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American Sugar KingdomThe Plantation Economy of the Spanish Caribbean, 1898-1934$
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Cesar J. Ayala

Print publication date: 1999

Print ISBN-13: 9780807847886

Published to North Carolina Scholarship Online: July 2014

DOI: 10.5149/9780807867976_ayala

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The Sugar Tariff and Vertical Integration

The Sugar Tariff and Vertical Integration

Chapter:
(p.48) 3 The Sugar Tariff and Vertical Integration
Source:
American Sugar Kingdom
Author(s):

César J. Ayala

Publisher:
University of North Carolina Press
DOI:10.5149/9780807867976_ayala.7

This chapter describes how the price war of 1890 pitted sugar refiners from the East Coast of the United States against those of the West Coast. The process of horizontal consolidation was a struggle for control of the market for refined sugar in the United States. The refiners' attempt to monopolize sugar refining spilled over into a contest for the sources of raw sugar outside the United States. These attempts to control foreign sources, in turn, brought refiners face to face with the tariff, which regulated competition between domestic and foreign sugar producers selling in the U.S. market. The tariff was crucial to the struggle among refiners for control of the sources of unrefined or raw sugar. Capitalist enterprises always compete with each other in a terrain regulated by the state.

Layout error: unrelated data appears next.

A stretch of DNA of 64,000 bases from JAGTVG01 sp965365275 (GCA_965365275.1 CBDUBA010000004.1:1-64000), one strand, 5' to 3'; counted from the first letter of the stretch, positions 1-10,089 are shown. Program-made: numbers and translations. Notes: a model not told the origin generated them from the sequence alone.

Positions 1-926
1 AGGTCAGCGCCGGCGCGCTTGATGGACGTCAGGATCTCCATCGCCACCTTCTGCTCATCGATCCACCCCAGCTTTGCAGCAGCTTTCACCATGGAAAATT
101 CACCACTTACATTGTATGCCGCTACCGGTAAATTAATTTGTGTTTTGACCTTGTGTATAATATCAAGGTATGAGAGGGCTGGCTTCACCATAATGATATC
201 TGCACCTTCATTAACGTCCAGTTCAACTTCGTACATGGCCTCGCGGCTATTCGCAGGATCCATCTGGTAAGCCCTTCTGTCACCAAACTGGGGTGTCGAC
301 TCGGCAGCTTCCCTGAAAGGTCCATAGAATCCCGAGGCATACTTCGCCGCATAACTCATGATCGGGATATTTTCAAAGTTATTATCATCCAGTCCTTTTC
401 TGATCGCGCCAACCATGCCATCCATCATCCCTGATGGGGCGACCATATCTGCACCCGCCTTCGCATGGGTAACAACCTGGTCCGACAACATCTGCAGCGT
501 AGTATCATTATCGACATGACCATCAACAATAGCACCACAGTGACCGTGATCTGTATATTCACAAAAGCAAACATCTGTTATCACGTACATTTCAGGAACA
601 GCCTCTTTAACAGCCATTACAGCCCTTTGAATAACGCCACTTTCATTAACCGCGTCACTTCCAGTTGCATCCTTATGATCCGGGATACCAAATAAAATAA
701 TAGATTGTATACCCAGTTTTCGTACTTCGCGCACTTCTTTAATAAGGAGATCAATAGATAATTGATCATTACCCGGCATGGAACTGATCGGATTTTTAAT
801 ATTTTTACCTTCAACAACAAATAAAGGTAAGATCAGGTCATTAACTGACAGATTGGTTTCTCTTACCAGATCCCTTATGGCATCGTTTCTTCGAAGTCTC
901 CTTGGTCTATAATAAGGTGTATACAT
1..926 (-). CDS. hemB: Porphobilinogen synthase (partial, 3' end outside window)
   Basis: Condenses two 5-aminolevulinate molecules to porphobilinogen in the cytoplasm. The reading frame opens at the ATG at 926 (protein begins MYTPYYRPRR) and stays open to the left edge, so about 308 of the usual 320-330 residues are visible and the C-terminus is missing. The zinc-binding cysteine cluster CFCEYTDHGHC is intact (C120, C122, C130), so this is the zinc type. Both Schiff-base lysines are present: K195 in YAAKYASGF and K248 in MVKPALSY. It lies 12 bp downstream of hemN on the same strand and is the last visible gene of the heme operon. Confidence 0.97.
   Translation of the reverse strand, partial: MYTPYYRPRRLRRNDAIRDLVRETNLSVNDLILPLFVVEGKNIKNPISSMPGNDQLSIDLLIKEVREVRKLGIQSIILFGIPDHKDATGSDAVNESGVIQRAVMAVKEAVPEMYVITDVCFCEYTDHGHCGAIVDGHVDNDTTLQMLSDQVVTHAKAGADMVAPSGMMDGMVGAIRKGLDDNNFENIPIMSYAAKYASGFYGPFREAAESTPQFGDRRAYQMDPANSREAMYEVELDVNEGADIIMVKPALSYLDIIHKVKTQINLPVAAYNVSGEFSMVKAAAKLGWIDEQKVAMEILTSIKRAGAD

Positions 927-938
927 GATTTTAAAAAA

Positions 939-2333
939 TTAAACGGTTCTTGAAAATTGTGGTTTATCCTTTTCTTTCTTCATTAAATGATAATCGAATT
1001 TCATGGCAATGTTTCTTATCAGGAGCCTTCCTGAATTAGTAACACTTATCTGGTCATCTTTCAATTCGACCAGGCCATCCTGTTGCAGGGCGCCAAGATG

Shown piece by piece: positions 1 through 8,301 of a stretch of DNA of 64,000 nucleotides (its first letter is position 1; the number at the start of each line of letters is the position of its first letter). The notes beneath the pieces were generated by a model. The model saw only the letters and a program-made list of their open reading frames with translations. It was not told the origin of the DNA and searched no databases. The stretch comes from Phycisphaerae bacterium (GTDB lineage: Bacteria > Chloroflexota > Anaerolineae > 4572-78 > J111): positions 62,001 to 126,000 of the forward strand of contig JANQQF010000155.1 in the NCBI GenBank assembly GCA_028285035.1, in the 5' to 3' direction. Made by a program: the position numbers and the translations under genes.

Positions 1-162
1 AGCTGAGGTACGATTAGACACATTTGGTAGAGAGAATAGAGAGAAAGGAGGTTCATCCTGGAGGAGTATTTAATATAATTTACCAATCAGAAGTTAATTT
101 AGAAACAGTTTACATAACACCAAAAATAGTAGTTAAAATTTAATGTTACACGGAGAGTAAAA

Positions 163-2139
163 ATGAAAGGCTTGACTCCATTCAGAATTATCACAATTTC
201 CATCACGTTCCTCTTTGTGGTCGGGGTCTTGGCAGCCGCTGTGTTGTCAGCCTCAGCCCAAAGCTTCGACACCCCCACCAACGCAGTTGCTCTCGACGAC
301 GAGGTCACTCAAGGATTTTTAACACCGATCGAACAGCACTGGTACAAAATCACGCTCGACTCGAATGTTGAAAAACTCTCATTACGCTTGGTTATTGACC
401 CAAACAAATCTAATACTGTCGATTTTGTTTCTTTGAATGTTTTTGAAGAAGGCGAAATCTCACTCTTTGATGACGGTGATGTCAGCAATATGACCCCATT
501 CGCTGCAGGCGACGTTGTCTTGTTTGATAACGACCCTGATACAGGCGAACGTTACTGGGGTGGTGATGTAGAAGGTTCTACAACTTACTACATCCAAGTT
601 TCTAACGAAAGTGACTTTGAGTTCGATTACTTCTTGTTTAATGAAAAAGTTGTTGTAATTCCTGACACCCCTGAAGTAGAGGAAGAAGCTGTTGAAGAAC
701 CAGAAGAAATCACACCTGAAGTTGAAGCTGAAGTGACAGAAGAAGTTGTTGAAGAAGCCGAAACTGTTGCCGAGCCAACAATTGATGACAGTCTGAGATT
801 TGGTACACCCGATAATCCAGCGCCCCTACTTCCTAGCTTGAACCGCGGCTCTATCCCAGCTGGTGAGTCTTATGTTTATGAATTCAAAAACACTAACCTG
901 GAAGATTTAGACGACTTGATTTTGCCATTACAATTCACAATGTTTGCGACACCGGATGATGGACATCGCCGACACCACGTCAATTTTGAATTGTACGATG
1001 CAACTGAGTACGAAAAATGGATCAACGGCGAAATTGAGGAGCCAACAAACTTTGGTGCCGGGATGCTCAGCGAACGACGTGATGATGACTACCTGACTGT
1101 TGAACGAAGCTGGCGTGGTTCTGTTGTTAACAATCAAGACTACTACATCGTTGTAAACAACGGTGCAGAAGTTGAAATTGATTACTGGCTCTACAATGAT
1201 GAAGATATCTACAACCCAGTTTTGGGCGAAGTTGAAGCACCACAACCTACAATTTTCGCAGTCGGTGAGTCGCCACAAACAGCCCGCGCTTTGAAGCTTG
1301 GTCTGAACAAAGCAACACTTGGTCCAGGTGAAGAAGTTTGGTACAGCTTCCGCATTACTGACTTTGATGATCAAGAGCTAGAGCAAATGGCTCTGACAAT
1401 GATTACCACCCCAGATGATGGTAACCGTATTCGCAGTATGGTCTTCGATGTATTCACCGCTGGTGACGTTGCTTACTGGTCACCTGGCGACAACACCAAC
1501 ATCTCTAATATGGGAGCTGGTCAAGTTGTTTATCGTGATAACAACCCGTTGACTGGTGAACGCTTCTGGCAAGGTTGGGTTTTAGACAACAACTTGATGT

Keywords:   price war, sugar refiners, horizontal consolidation, struggle for control, refined sugar

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